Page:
The Dead South: Rockin’ Bluegrass from the Frozen North

The Dead South has helped make bluegrass a viable genre in Canada. Canadians always liked traditional music and American folk, but it was the success of The Dead South that brought mainstream attention to bluegrass. The video for their song – In Hell I’ll Be in Good Company – posted in 2014, has gotten more than 227 million views. The population of Canada is just shy of 38 million, so the number is impressive. Nate Hilts, one of the band’s founding members, is still amazed by the song’s success. 

“We don’t have the statistics, but it’s viewed by people from all over the world,” he said. “I guess a lot of people play it over and over. We had no idea the video would be anything special. We just came up with an idea to stand there and sing the song in a bunch of different locations and it caught on.”

The video shows the quartet in their trademark outfits, white shirts with black pants and black suspenders. The background shifts rapidly between record stores, rooftops, city streets, living rooms, meadows, breweries and other locations, while the band sings, plays and dances in place. Hilts wore a wide brimmed hat that made the quartet look a bit like Amish farmers. “We got the clothes from thrift stores,” Hilts said. “It was our usual stage costumes. There was no particular desire to look Amish. It was just a natural progression that slowly evolved and took on a life of its own.”

The band is based in Regina, Saskatchewan, and plays bluegrass on acoustic instruments, but critics have noted that they play with a punk rock, almost heavy metal approach, and tempos approaching the supersonic. “We love bluegrass, but our style stems from all sorts of music,” Hilts said. “Punk and metal and classical make their way in. Our cellist, Danny (Kenyon) holds his instrument like a guitar and plays it like a stand up bass. The speed comes from playing together for years. We didn’t do it consciously, we just started playing faster and faster.”

“I like country from the ’50s and ’60s, old time music, Neil Diamond, Meatloaf, The Doors, Led Zep, Pearl Jam… I’ve always been that way. I started playing acoustic when I was young and stuck with it. I like the idea of being able to pull out a guitar anywhere I am and play. It suited me. I had no idea how to sing when we started the band. I was listening to The Steel Drivers and looking for a middle ground between bluegrass and rock. I didn’t have the voice to sing traditional bluegrass, so I did what I could. That may be why we sound a bit rock and roll. We don’t take ourselves too seriously, but we understand how impressive good bluegrass players, are and how awesome the music is.”

“For the past few years, we’ve been touring for three weeks, then taking three weeks off. We play in Canada, Europe, and the US. We’ve been building a following in The States for the past three years, playing a lot of festivals. We just came back from the UK and were getting ready to play at the Junos (Canada’s Grammy equivalent) when the virus hit. At first, it was great to be home. I could eat healthy and relax, but you’re stuck in one place, literally. I’m doing a little bit of recording at home and working on perfecting my singing and guitar skills.”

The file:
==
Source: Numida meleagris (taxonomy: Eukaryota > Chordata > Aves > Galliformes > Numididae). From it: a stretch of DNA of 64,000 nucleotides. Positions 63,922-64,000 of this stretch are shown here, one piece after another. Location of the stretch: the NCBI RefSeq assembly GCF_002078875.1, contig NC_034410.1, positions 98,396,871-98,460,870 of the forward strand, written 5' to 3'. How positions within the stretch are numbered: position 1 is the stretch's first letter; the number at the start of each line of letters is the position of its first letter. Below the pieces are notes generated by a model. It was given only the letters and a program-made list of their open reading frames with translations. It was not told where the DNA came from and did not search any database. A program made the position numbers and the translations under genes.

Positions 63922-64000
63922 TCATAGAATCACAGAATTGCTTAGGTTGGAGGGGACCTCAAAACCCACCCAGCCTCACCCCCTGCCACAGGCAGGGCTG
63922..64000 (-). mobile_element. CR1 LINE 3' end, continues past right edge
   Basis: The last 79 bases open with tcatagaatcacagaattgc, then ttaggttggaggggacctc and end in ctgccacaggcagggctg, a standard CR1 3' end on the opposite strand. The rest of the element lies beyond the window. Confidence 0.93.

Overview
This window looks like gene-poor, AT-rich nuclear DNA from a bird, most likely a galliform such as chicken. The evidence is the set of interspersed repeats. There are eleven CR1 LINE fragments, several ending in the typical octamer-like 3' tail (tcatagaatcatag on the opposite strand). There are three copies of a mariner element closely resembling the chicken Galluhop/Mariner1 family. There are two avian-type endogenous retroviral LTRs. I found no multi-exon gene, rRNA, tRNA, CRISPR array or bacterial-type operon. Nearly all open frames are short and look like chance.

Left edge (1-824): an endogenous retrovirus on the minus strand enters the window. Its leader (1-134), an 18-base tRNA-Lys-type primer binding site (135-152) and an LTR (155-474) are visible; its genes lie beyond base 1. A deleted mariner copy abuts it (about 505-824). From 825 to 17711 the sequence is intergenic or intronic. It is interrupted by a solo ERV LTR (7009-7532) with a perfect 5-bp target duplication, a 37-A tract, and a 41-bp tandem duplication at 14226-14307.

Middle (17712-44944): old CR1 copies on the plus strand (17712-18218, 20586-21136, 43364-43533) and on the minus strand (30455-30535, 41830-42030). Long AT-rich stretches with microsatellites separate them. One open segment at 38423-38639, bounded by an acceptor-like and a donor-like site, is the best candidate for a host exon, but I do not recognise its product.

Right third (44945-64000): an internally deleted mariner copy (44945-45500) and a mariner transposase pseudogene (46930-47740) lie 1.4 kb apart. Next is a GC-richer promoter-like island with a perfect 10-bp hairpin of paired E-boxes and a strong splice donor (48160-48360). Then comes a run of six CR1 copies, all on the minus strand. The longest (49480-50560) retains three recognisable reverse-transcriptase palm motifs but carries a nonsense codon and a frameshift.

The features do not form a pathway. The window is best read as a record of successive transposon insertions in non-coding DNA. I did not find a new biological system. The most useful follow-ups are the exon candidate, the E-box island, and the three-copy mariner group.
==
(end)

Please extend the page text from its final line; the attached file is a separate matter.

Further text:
On that last tour, the band recorded every show so after the shut down, they decided to put together a live album.  

“The original idea was just to be able to listen back and hear how we sound. We play every night and get feedback from people at the shows, but we didn’t know what we sounded like. Those recordings evolved into an album. Since no live shows were happening, it seemed like a good idea to put them together and release a live record. It was put together after the lockdown. We took 17 tracks from 17 different venues and cities.”

The result is Served Live, a set of the band’s crowd favorites. The record is accompanied by a video fans created for The Recap, one of the album’s most energetic tracks. “The audio is from the live recording on the album. The shots are fan footage from anyone who was at a show, or backstage during a show. We asked everyone to send in what they had. We all got together [cellist Danny Kenyon; banjo player Colton Crawford; guitarist and mandolin player Scott Pringle] to decide what to use and put it together. It was pretty nice to watch. Our live sound engineer, Kyle Halvorson mixed it up and our manager, Chris Wynters, sorted everything out and put the album together.”

Served Live is a generous collection, an hour and a half of vigorous picking and playing. Hilts said the album shows off the band at its best. “It showcases the way we work. We have a good bond with each other. Our motto is, ‘Friends first, then a band, then a business.’ We’re not afraid to share ideas and arrangements and let someone know if an idea stinks. We work really hard and, when we’re not locked down, we’re on the road for most of the year.”

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About the Author

j. poet

j. poet has been writing about music for most of his adult life. He has contributed to the San Francisco Chronicle, East Bay Express, Harp, Paste,,, American Profile, Creem, Relix, Downbeat, Folk Roots, New Noise and more national and international publications and websites than he can remember. He loves every genre of music with a particular fondness for acoustic folk/Americana, classic country, world music and, of course, bluegrass. He lives with his partner in San Francisco.